Dear Minister Chaudhary: There is nothing sacred about marriage or marital rape

In the last scene of Satyajit Ray’s Devi, Umaprasad (Soumitra Chatterjee, looking dapper despite a thin moustache lying like a dead earthworm above his upper lip) meets his wife Daya (a teenaged Sharmila Tagore) after months. His reaction: shock and horror. The way he reacts to the sight of Daya could actually have seemed funny, if it wasn’t so heartbreaking. His eyes widen theatrically, his lips quiver and his voice is wobbly. Because Daya, it is plain to see, has gone completely mad.

Jewellery gleams on Daya's ears and neck, but instead of dressed up, she looks like a wreck. Her hair is a a mess, her bindi is smeared, the kohl has smudged around her eyes to look like bruising, and her gaze is wild. “We must run away,” she tells her husband. “Otherwise they’ll kill me,” she whispers.

Dear Minister Chaudhary: There is nothing sacred about marriage or marital rape

Representationail image. Reuters

Devi is a film about superstition and its story has nothing to do with marital rape, but when I read about Minister of State for Home, Haribhai Parthibhai Chaudhary’s pronouncement on Indian marriages, that scene from Ray’s film flashed before me. Particularly a shot of Umaprasad weeping as he holds a wild-eyed and delusional Daya close.

Responding to DMK MP Kanimozhi’s question about whether the present government would remove the exception of marital rape to the legal definition of rape in the Indian Penal Code, Chaudhary wrote“It is considered that the concept of marital rape, as understood internationally, cannot be suitably applied in the Indian context due to various factors, including level of education, illiteracy, poverty, myriad social customs and values, religious beliefs, mindset of the society to treat the marriage as a sacrament.” 

That an educated person in the 21st century is of the belief that marital rape is like a McDonald’s menu and needs to tweaked to suit Indian tastes — Mc Aloo Tikkis and paneer wraps for the swadeshi soul — is enough to make me feel like Tagore's loony Daya in Devi.

Perhaps we’re misunderstanding Chaudhary. He can’t be so clueless, can he? For one thing, the man is married. Surely Javalben Haribhai Chaudhary has raised her husband better than this?

So what is the Minister of State for Home saying? Marriage, he says, is a sacrament in India, but not in the rest of the world and therefore marital rape isn't relevant to Indian marriages.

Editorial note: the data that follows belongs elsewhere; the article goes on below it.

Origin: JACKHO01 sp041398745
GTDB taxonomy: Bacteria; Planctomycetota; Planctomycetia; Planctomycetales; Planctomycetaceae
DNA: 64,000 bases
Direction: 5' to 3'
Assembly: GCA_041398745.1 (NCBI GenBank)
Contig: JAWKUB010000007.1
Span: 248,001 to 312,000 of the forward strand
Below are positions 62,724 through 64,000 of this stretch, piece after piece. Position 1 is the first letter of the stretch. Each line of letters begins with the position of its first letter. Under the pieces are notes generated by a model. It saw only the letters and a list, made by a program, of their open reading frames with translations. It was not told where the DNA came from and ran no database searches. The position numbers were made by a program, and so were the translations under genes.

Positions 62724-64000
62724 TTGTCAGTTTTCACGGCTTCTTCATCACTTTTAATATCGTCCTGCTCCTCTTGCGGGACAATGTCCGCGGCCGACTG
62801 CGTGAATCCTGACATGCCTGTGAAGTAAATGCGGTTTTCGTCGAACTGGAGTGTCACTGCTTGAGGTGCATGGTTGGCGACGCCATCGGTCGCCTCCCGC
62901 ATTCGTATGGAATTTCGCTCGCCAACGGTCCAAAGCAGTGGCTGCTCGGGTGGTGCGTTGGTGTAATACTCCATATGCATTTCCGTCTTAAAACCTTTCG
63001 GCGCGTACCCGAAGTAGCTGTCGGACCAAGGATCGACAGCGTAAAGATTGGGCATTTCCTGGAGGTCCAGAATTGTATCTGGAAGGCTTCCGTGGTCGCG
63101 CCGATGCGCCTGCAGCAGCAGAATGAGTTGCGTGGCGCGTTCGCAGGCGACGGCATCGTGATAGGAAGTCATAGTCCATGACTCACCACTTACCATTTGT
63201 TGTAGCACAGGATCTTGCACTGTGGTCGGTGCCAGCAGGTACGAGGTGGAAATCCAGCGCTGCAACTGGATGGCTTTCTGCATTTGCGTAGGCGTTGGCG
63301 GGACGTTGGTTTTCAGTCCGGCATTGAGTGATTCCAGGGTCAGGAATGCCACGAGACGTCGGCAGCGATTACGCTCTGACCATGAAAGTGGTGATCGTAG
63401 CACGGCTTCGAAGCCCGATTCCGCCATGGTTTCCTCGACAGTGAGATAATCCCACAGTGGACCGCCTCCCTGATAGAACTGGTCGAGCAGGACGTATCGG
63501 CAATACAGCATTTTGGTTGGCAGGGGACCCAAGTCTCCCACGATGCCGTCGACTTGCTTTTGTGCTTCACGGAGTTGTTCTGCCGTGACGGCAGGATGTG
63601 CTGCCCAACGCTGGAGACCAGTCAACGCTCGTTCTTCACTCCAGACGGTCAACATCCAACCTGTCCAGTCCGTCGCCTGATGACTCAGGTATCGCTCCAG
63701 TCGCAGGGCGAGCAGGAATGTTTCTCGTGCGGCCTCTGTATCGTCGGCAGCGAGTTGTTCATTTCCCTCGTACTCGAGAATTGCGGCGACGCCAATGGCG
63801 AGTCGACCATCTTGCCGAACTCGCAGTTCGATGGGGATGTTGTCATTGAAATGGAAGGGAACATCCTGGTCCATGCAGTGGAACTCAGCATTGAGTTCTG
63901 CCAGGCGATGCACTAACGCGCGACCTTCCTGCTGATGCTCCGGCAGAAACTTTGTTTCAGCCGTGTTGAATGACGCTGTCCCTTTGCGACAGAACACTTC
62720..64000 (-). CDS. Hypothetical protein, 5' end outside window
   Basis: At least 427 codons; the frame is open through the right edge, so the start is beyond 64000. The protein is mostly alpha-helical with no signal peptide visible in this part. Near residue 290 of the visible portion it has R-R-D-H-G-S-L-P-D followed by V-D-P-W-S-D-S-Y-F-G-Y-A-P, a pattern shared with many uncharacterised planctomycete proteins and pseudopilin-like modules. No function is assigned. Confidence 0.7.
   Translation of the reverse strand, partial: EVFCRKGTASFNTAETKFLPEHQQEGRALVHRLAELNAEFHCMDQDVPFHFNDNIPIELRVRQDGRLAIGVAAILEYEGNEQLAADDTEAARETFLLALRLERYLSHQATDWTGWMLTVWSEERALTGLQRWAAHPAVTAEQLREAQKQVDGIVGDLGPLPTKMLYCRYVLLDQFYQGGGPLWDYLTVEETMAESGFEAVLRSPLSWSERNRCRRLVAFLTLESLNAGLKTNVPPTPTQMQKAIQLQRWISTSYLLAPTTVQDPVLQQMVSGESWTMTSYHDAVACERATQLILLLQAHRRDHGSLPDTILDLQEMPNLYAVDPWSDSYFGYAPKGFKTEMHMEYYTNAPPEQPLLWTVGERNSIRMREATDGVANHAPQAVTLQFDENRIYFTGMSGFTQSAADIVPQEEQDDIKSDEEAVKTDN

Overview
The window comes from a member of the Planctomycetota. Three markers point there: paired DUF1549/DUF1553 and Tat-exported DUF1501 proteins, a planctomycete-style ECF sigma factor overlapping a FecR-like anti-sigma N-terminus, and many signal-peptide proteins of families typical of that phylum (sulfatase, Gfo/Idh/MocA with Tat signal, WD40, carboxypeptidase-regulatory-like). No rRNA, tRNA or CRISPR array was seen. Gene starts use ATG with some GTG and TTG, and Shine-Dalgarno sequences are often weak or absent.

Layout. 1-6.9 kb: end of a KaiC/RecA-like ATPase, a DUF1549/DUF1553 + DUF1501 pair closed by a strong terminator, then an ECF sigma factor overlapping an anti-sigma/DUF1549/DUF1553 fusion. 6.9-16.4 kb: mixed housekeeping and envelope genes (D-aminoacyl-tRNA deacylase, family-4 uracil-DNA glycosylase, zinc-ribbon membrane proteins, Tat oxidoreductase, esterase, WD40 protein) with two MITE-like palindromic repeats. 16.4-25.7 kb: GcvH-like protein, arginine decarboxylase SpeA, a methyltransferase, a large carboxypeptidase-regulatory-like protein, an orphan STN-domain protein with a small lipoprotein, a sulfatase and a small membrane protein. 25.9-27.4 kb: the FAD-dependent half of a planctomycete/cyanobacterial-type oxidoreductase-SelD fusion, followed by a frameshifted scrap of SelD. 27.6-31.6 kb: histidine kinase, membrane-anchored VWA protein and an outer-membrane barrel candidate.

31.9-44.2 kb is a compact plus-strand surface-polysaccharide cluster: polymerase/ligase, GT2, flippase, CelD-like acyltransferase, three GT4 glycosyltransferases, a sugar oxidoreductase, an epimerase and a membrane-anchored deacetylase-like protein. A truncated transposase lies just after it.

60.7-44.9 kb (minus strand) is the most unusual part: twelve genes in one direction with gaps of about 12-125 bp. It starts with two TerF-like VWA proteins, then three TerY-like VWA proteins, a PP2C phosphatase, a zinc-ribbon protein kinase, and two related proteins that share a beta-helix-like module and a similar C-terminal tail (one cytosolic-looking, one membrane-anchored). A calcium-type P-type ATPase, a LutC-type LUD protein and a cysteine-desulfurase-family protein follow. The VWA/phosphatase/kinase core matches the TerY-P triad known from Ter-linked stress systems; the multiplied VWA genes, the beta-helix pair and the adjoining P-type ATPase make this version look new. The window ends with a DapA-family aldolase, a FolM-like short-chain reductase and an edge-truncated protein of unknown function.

Technically though, marriage is more of a sacrament internationally because “sacrament” is a Christian word. It’s used for ceremonies that are believed to impart spiritual grace upon a person. Baptism, the Eucharist and yes, marriage too, are considered sacraments according to Christianity.

But now I'm being pedantic, right? And hey, maybe he's a word nerd and is opting for the alternative definition of “sacrament”, which, according to the Oxford English Dictionary is, “a thing of mysterious and sacred significance; a religious symbol.”

Now, here’s the problem with this point of view. Despite all the priests and religious hoopla, marriage is a decidedly pragmatic affair, regardless of the country. Marriage is indeed ancient, but it’s also a man-made institution, created to establish alliances and secure power as well as ownership of property.

If you think about it, the secular origins of marriage do explain why there are so few divine figures that can boast of a good marital track record. The Christian trinity of Father, Son and Holy Ghost is essentially a divine bachelor party, only without the naughtiness that ladies of questionable morality bring to the room. Buddha abandoned his wife and child. Prophet Muhammad had a very modern (and heartwarming) first marriage — he was 25, she was 40; she proposed, he accepted; and they lived happily ever after until she died. Then he went on to marry ten more times, including once to a child who was apparently six when they got married and all of nine when the marriage was consummated. In the Hindu pantheon, we have absolute cads like Indra, polygamous gents like Arjun and Krishna who can barely keep track of their legions of wives, and Ram, whose idea of a romantic reunion involved publicly insulting Sita and ordering her to walk into a burning pyre. Saving Hinduism’s rep is Shiva who, despite his questionable love for animal prints and his fondness for intoxicants, is a loving and mostly faithful husband (we’ll ignore the fact that in a jealous rage, he beheads his own son).